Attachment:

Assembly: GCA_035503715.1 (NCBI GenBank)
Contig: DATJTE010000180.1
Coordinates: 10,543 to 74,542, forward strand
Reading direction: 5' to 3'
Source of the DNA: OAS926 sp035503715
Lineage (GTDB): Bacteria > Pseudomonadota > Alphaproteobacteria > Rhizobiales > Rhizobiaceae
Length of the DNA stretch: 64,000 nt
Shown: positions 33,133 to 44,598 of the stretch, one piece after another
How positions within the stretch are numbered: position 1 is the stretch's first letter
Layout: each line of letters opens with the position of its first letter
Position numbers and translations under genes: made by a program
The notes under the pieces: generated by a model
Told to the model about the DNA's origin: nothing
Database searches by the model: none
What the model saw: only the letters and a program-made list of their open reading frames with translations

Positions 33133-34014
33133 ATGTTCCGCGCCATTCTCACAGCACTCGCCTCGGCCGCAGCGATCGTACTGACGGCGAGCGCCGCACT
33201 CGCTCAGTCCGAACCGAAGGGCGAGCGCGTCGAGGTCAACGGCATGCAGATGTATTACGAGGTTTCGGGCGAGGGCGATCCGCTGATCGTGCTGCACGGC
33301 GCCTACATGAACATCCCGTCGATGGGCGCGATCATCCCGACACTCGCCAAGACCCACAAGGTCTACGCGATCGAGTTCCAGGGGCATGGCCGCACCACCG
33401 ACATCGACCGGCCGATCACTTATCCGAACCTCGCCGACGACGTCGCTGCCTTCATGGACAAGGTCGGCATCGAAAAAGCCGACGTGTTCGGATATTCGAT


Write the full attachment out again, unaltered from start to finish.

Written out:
Assembly: GCA_035503715.1 (NCBI GenBank)
Contig: DATJTE010000180.1
Coordinates: 10,543 to 74,542, forward strand
Reading direction: 5' to 3'
Source of the DNA: OAS926 sp035503715
Lineage (GTDB): Bacteria > Pseudomonadota > Alphaproteobacteria > Rhizobiales > Rhizobiaceae
Length of the DNA stretch: 64,000 nt
Shown: positions 33,133 to 44,598 of the stretch, one piece after another
How positions within the stretch are numbered: position 1 is the stretch's first letter
Layout: each line of letters opens with the position of its first letter
Position numbers and translations under genes: made by a program
The notes under the pieces: generated by a model
Told to the model about the DNA's origin: nothing
Database searches by the model: none
What the model saw: only the letters and a program-made list of their open reading frames with translations

Positions 33133-34014
33133 ATGTTCCGCGCCATTCTCACAGCACTCGCCTCGGCCGCAGCGATCGTACTGACGGCGAGCGCCGCACT
33201 CGCTCAGTCCGAACCGAAGGGCGAGCGCGTCGAGGTCAACGGCATGCAGATGTATTACGAGGTTTCGGGCGAGGGCGATCCGCTGATCGTGCTGCACGGC
33301 GCCTACATGAACATCCCGTCGATGGGCGCGATCATCCCGACACTCGCCAAGACCCACAAGGTCTACGCGATCGAGTTCCAGGGGCATGGCCGCACCACCG
33401 ACATCGACCGGCCGATCACTTATCCGAACCTCGCCGACGACGTCGCTGCCTTCATGGACAAGGTCGGCATCGAAAAAGCCGACGTGTTCGGATATTCGAT